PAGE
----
Thursday 16 July 2015

A James Centenary

It was on this day 100 years ago that Henry James, in a rare affirmative foray into the world beyond the personal (as he might have put it), became a British citizen.
Carl Van Doren in The American Novel describes the moment thus:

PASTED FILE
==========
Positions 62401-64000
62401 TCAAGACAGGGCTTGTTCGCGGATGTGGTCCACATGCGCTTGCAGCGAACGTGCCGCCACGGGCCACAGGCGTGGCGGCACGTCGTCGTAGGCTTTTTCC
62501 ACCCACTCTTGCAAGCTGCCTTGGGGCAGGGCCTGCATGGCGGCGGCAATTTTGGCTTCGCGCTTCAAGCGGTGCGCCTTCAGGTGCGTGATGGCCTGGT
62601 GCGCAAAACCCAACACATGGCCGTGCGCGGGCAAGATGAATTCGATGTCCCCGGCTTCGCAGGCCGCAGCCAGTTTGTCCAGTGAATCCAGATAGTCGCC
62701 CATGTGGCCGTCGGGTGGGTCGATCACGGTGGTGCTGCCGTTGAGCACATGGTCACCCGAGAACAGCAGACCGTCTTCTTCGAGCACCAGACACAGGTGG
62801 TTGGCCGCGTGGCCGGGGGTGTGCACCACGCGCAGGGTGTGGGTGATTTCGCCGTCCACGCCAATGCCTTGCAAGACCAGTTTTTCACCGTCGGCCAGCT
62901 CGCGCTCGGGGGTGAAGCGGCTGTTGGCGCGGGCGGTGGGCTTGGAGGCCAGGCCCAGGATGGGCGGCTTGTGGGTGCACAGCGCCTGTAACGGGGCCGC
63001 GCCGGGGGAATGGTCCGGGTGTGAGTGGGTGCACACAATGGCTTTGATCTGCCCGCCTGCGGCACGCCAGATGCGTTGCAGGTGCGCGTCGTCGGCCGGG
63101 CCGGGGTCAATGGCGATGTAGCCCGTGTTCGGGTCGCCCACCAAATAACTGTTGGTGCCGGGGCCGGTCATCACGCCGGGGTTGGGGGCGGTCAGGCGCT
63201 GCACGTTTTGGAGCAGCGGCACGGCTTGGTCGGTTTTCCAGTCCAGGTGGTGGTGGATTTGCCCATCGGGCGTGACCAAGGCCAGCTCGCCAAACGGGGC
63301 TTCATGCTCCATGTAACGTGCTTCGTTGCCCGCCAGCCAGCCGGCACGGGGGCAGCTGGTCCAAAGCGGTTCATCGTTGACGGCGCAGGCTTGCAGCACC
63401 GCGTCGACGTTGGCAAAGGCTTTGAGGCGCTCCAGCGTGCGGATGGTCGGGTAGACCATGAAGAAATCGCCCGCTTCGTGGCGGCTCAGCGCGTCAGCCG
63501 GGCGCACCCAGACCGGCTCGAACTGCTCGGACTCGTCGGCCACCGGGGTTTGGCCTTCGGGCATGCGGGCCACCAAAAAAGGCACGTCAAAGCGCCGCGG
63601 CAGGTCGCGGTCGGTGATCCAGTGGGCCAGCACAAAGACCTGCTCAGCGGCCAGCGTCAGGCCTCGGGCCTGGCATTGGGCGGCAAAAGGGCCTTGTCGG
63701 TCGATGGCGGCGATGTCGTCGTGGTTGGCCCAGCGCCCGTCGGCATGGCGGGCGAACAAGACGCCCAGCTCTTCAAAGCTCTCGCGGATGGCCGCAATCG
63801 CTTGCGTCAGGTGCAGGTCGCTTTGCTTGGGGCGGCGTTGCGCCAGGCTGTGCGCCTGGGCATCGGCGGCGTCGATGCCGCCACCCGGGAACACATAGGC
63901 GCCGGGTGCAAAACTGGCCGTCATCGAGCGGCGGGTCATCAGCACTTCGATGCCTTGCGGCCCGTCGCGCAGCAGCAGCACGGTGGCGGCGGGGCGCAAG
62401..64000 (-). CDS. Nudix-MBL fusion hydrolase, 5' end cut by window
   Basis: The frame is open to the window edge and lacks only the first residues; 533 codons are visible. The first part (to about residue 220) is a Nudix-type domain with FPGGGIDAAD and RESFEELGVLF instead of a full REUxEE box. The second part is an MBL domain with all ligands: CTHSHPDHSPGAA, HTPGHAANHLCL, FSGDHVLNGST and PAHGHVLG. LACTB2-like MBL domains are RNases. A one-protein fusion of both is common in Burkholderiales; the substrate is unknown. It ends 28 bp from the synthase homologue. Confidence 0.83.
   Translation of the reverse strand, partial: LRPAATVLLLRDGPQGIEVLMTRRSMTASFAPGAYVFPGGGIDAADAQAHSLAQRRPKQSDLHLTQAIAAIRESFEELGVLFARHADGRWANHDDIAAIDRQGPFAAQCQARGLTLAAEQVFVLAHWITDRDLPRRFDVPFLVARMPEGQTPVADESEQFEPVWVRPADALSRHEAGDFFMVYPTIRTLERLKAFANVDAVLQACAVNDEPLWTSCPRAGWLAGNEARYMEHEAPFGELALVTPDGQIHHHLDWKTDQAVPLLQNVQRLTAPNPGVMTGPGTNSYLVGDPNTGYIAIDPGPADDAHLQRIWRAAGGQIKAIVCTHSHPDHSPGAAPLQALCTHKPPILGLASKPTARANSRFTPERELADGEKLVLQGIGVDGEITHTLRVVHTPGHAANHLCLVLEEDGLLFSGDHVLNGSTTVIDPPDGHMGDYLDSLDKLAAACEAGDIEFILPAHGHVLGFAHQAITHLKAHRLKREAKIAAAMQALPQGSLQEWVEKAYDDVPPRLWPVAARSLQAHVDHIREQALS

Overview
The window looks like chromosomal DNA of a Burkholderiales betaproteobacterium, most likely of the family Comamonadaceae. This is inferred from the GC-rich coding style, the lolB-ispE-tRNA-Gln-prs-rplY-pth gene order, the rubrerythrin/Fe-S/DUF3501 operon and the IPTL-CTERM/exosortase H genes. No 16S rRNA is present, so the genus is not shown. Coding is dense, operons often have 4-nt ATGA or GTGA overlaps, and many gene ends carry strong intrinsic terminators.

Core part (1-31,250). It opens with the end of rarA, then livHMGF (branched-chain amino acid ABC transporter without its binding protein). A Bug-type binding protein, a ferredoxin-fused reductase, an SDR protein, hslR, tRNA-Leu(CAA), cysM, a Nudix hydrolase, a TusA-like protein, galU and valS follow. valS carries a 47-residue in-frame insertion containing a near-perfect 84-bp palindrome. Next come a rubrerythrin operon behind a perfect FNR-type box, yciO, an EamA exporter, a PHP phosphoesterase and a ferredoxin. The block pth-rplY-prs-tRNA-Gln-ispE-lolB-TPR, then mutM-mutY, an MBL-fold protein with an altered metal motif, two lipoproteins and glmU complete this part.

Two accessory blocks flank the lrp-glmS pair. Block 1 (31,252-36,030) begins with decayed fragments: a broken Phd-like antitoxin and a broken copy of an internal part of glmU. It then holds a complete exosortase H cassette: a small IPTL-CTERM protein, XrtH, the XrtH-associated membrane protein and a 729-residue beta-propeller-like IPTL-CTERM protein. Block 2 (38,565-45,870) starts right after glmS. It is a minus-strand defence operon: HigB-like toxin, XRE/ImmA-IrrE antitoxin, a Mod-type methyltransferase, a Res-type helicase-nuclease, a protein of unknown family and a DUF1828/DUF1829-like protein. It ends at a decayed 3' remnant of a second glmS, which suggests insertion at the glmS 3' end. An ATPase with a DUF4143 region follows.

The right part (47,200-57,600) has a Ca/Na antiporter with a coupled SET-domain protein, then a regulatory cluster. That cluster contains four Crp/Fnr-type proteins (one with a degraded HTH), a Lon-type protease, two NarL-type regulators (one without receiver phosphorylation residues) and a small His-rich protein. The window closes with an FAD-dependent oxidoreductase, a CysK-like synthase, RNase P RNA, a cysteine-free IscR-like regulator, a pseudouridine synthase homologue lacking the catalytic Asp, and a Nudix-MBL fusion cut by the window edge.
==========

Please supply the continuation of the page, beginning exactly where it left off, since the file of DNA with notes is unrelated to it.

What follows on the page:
'The war shattered his peace beyond repair. This lover of art who had not taken the trouble to form an opinion concerning the Dreyfus case, who had little more to say of the Boer War than that it doubled his income tax, who had vaguely hoped that the war with Spain might educate Americans as imperialism had educated the English, who had looked with candid contempt upon the Irish aspirations for freedom, now woke to the crisis of the world with a passion which ceased only with his death in 1916. There was nothing complicated in his loyalty, nothing critical in his attitude toward the drama being enacted. His “Europe”—France, England, Italy—had been assailed in utter wantonness; the barbarians were pounding at the gates and might at any moment break in to befoul the pavements and violate the shrines of his sacred city. His own distant country looked on without lifting a helping hand, and he saw no better way to signify his protest and his allegiance than by becoming a British citizen in 1915, declaring “civis Britannicus sum” with a Roman boast, and ending his career, as he had begun it, on the note of romance.'

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